As in the more common techniques, the process involves the patterning of a dielectric layer to expose the InP surface where diffusion is to occur. The InP is slightly etched to a depth as shallow as 10 nm, which prepares the surface and also delineates the pattern to allow for subsequent mask alignment. The zinc phosphide glass dopant is then applied to the wafer surface through conventional spin-coating, a process similar to photoresist dispensing.

During processing, the spin speed should be set as high as possible, while still ensuring that the amount of doping on the surface can be considered infinite. The glass thickness that can be considered infinite will depend on the desired junction depth. The deeper the junction, the thicker the glass doping film must be. The glass film must not be thicker than necessary, though; otherwise, cracking could become a problem during the drive-in sequence.

As shown by the following equation, diffusion is by a fixed initial surface concentration instead of a constant surface concentration:

C(x,t) = Cserfc[x/2(Dt)1/2]

Here, C(x,t) is the concentration of zinc as a function of depth and diffusion time, and Cs is the initial "infinite" surface concentration.

In the process, after the doping glass is applied, the solvents are baked off and the surface is mildly oxidized by oxygen-reactive ion etching. The wafer surface is then capped with a dielectric film before diffusion drive-in. These diffusions have been accomplished in both a furnace tube and by rapid thermal annealing (RTA). While the first annealing process poses less of a risk for cracking the glass film, the RTA method is preferable for automated high-throughput fabrication.

In recent experiments, scientists have used RTA to form junctions greater than 1-µm deep in less than 4 min at 600°C, with the key to doing so being to slow down the ramp rate to prevent film cracking. The glass film, dielectric diffusion mask, and capping layer are all removed in dilute hydrofluoric acid; and a fresh passivation dielectric film is applied before standard fabrication resumes.

Continued process improvements

Formation of p-n junction by spin-on glass diffusion has been successfully demonstrated for the InP/InGaAs material system. This method is low-cost, scalable to large wafers, and compatible with automated wafer-handling and process control. It also does not introduce highly toxic materials or require additional capital expenditure. Spin dispensers, reactive ion etchers, and RTAs are already standard equipment in most InP fabrication facilities.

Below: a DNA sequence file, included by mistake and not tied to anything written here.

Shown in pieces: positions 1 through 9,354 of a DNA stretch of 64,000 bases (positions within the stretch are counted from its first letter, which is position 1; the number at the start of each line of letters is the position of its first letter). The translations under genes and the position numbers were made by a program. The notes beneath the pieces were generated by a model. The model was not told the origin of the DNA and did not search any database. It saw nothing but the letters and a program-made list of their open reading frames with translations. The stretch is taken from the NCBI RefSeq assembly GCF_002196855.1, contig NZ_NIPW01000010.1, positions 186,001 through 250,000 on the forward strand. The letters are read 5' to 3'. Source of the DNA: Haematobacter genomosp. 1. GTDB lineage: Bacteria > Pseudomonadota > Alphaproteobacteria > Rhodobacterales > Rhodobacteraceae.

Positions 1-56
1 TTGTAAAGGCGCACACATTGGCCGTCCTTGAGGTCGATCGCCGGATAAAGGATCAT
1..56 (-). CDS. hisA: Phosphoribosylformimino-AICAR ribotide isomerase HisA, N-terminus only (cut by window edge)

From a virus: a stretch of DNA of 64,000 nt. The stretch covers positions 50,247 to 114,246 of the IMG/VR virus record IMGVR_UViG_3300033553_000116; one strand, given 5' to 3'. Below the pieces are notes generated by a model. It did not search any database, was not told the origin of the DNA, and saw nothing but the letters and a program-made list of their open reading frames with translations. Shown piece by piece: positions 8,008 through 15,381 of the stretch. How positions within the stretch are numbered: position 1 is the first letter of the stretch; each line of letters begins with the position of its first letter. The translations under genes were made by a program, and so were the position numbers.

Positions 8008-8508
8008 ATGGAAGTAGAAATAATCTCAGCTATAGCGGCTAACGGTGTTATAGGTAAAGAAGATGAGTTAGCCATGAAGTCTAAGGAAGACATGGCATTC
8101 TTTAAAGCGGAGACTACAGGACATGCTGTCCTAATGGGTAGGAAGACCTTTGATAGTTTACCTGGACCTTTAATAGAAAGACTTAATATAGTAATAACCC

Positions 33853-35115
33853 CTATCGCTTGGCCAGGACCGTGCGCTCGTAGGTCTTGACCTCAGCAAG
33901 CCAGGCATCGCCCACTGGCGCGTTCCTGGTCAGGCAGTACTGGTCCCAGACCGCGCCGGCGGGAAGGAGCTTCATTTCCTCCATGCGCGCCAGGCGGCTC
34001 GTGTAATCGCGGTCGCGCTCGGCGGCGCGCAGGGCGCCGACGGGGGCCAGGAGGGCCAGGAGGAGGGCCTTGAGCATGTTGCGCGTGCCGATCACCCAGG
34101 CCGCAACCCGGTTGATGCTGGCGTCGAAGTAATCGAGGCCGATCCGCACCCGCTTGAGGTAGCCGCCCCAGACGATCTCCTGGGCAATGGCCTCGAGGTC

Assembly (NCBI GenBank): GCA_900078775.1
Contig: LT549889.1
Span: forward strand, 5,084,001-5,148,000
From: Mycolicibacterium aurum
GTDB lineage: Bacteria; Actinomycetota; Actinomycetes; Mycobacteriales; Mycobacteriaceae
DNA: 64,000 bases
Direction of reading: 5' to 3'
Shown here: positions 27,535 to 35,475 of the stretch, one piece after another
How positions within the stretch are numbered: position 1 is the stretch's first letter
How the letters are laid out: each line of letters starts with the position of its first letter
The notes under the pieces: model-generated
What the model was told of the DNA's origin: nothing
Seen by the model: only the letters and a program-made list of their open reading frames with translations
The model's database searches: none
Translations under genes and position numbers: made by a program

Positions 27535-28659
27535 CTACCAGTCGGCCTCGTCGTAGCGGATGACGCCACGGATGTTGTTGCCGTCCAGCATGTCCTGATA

Recent experimental results also have addressed one of the remaining issues of concern regarding zinc diffusion in InP. This issue pertains to variation in the "active" zinc concentration across a large wafer or from wafer to wafer, a problem likely caused by variation in the phosphorus vacancy concentration in the epitaxially grown material. SIMS data shows that the chemical composition of zinc is relatively uniform across a wafer or from wafer to wafer, while Polaron sometimes shows a large variation in the active concentration that can be some 50 times lower than that measured by SIMS. The result is that, in many cases, most of the zinc sits at interstitial sites within the InP lattice and not at active substitutional sites. Some of the interstitial zinc is neutral, and some actually acts as an ionized donor that compensates the acceptor nature of the active zinc dopants. Also, the interstitial zinc (both neutral and ionized) is highly mobile.

A spin-on glass method developed at Sensors Unlimited and Rutgers University increases the active concentration of zinc, while virtually eliminating the potentially damaging interstitial zinc. This method, which also improves the spatial uniformity of the active zinc concentration in InP, is quite simple. After diffusion by any method, the process applies a fresh dielectric layer to the InP wafer. The wafer is then annealed in an RTA at a temperature above the initial diffusion temperature for less than 30 s.

Polaron and SIMS measurements confirm that this procedure increases the active zinc concentration significantly, while driving the remaining mobile interstitial-zinc atoms to the InP surface. These results could have a significant impact on future device and fabrication designs developed using the spin-on glass doping technology.

ACKNOWLEDGMENT
This work was partially supported by the National Institute of Standards and Technology through an advanced technology program (contract no. 70NANB8H4015).

Michael J. Lange is the director of processing research, Peter Dixon is a processing department manager, and Marshall Cohen is the executive VP at Sensors Unlimited, Inc., 3490 US Rte 1, Princeton, NJ 08540; e-mail: [email protected]. Jian Zhao is a professor of electrical engineering at Rutgers, the State University of New Jersey, Newark, NJ 07102.